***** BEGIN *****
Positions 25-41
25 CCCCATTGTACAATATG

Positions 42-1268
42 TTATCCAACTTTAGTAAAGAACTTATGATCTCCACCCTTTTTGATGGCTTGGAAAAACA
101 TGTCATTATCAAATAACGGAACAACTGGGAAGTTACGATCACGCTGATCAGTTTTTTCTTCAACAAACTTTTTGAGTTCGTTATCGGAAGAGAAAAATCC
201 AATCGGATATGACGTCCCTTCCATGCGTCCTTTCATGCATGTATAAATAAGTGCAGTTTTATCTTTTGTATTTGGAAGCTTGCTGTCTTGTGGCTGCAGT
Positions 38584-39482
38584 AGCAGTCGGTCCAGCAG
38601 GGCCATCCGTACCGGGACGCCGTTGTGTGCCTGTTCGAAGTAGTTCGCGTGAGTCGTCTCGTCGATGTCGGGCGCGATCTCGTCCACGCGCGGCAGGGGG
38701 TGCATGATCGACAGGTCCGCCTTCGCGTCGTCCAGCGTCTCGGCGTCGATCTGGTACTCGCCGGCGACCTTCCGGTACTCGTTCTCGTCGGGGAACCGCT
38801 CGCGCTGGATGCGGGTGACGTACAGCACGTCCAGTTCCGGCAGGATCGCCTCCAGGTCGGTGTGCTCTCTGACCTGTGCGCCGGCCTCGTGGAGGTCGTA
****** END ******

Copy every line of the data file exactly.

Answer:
Positions 25-41
25 CCCCATTGTACAATATG

Positions 42-1268
42 TTATCCAACTTTAGTAAAGAACTTATGATCTCCACCCTTTTTGATGGCTTGGAAAAACA
101 TGTCATTATCAAATAACGGAACAACTGGGAAGTTACGATCACGCTGATCAGTTTTTTCTTCAACAAACTTTTTGAGTTCGTTATCGGAAGAGAAAAATCC
201 AATCGGATATGACGTCCCTTCCATGCGTCCTTTCATGCATGTATAAATAAGTGCAGTTTTATCTTTTGTATTTGGAAGCTTGCTGTCTTGTGGCTGCAGT
Positions 38584-39482
38584 AGCAGTCGGTCCAGCAG
38601 GGCCATCCGTACCGGGACGCCGTTGTGTGCCTGTTCGAAGTAGTTCGCGTGAGTCGTCTCGTCGATGTCGGGCGCGATCTCGTCCACGCGCGGCAGGGGG
38701 TGCATGATCGACAGGTCCGCCTTCGCGTCGTCCAGCGTCTCGGCGTCGATCTGGTACTCGCCGGCGACCTTCCGGTACTCGTTCTCGTCGGGGAACCGCT
38801 CGCGCTGGATGCGGGTGACGTACAGCACGTCCAGTTCCGGCAGGATCGCCTCCAGGTCGGTGTGCTCTCTGACCTGTGCGCCGGCCTCGTGGAGGTCGTA